Catch, release, murder: HHS withholds answers on suspected MS-13 migrant charged with slaying woman
Top Republicans said the Health and Human Services Department is withholding from Congress a report on its handling of an illegal immigrant juvenile who was caught and released and now stands accused of a shocking murder of a 20-year-old autistic girl in Maryland.
Kayla Hamilton’s slaying last summer shook the immigration debate. HHS conducted an audit of its approach to the then-17-year-old migrant charged with the homicide, and in June the department promised the House Judiciary Committee it would provide the audit.
Months later, Congress says it’s still waiting.
Judiciary Chairman Jim Jordan and Rep. Tom McClintock, chairman of the immigration subcommittee, said the department is also withholding information on the worst abusers of the Unaccompanied Alien Child program.
“In the three months since the briefing, the Committee has reiterated its requests numerous times. To date, HHS has not provided the requested audit or the information, and has declined to even respond to the Committee’s requests,” the lawmakers wrote in a new demand for cooperation from Secretary Xavier Becerra. The Washington Times obtained a copy of the letter.
The name of the murder suspect has not been released, but his case suggested serious lapses in the government’s handling of UACs.
According to the Judiciary Committee’s investigation, the migrant had been arrested in El Salvador for associating with MS-13 and had gang tattoos. He was arrested in the U.S. on March 23, 2022, and labeled a UAC, meaning he’d show up at the border without a parent.
Under U.S. law and policy, Homeland Security turned him over to HHS, which then sought out his aunt in Frederick, Maryland, and released him to her as his sponsor. Hamilton was found dead in her apartment in Aberdeen, Maryland, on July 27. Authorities said she had been sexually assaulted and then strangled.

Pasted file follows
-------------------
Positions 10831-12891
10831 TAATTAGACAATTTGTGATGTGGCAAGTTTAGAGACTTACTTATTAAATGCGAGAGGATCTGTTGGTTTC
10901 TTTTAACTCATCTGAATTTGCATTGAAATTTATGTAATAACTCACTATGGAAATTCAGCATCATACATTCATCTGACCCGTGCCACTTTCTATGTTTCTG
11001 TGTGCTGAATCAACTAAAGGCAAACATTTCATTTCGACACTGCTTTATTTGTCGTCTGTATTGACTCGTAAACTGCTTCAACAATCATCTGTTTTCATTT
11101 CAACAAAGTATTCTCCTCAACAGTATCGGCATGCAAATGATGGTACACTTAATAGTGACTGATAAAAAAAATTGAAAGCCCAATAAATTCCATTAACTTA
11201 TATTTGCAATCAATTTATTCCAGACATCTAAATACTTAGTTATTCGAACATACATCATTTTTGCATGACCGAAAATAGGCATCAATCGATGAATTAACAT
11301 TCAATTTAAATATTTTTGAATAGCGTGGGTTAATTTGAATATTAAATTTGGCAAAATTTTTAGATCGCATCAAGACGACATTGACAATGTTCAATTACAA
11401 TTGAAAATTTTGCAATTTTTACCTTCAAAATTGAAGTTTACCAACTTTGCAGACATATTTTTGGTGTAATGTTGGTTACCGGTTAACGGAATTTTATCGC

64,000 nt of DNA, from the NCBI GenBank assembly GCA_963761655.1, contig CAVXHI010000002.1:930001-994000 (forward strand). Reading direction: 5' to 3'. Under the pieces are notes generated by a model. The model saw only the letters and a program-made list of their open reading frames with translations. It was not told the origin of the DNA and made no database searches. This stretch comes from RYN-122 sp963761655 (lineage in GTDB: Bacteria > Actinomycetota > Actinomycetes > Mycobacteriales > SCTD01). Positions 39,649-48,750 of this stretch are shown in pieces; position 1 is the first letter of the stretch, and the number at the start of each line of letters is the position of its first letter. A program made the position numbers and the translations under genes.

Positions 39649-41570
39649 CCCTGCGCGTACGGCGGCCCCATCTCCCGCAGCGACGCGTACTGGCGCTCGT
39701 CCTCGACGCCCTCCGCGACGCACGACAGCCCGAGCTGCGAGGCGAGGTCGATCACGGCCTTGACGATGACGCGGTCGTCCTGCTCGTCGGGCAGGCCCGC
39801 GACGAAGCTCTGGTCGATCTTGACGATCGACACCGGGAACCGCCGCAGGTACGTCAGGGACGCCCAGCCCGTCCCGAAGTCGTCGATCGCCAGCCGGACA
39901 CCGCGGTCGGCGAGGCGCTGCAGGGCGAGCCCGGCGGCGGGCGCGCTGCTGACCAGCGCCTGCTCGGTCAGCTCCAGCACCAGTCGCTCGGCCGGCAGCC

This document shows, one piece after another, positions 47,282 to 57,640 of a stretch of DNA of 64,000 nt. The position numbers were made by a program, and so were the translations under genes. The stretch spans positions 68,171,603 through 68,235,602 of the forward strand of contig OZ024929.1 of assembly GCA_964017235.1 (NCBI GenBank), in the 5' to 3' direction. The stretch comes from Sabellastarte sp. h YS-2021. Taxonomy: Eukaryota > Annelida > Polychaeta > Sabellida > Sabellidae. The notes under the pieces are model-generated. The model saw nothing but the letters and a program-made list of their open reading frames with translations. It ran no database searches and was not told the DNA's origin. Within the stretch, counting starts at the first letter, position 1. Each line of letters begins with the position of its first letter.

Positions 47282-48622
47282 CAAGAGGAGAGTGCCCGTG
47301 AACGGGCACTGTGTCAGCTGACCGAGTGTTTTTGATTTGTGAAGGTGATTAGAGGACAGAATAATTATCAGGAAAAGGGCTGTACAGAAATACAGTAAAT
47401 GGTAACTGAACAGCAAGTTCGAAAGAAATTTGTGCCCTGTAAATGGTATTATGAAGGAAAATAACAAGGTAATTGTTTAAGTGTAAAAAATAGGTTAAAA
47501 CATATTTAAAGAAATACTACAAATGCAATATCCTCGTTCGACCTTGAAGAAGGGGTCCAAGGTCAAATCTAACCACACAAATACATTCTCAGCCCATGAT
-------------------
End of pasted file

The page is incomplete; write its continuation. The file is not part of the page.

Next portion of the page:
Tammy Nobles, Hamilton’s mother, said her daughter tried to phone her boyfriend during the attack but the call went to voicemail. The result is a two-minute, 30-second recording of the murder. When the boyfriend returned to the apartment he found a phone charger wrapped so tightly around Hamilton’s neck that he had to use his teeth to get it off, Ms. Nobles testified to Congress in May.
“If we had stricter border policies, my daughter would be alive today,” she said. “I am her voice now, and I am going to fight with everything I have to get her story told.”
The murder suspect was one of 14,137 UACs caught entering the U.S. in March 2022. He told authorities he paid $4,000 to a guide who smuggled him over the border, and he claimed he was fleeing gang violence.
Judiciary Committee investigators said the government missed his MS-13 ties during their screening. It was only after he emerged as a suspect in Hamilton’s murder that those became known. All it took was contacting El Salvadoran officials, the committee said, hinting that HHS and Homeland Security skipped that step.
The Times has reached out to HHS for comment for this story.
In HHS case files the department’s employees said the boy had “no behavioral issues” and “demonstrated good judgment and age-appropriate behaviors.” Those assurances rang hollow after the murder, the Judiciary Committee said in a report in May.
More than 400,000 UACs have been detected streaming into the U.S. since February 2020, or just after President Biden took office, and after a dip early this year their numbers surged again in August to more than 14,000 in that month alone.
They are the toughest cases in the immigration debate, combining the truly desperate and needy with some bad actors — including some adult gang members who pose as children to try to earn a quick catch-and-release.
The Biden administration has reduced the checks performed on UACs before they are released to sponsors, leading to more reports of abuse. The New York Times, in a series of stories, said tens of thousands of migrant children have been sent into forced labor.
Experts blame the relaxed checks for allowing children to disappear into communities with no substantive follow-up.
HHS’s inspector general, in a report last year, found cases in which “many children” were sent to a single address.
“The system doesn’t trigger a notification that one person may be sponsoring 15 kids at the same apartment complex, or in the same unit,” one case manager told the inspector general.
Mr. Jordan, Ohio Republican, and Mr. McClintock, California Republican, demanded HHS provide data on the worst abuser of that system. They said that, like the audit on the murder suspect migrant, has been withheld so far.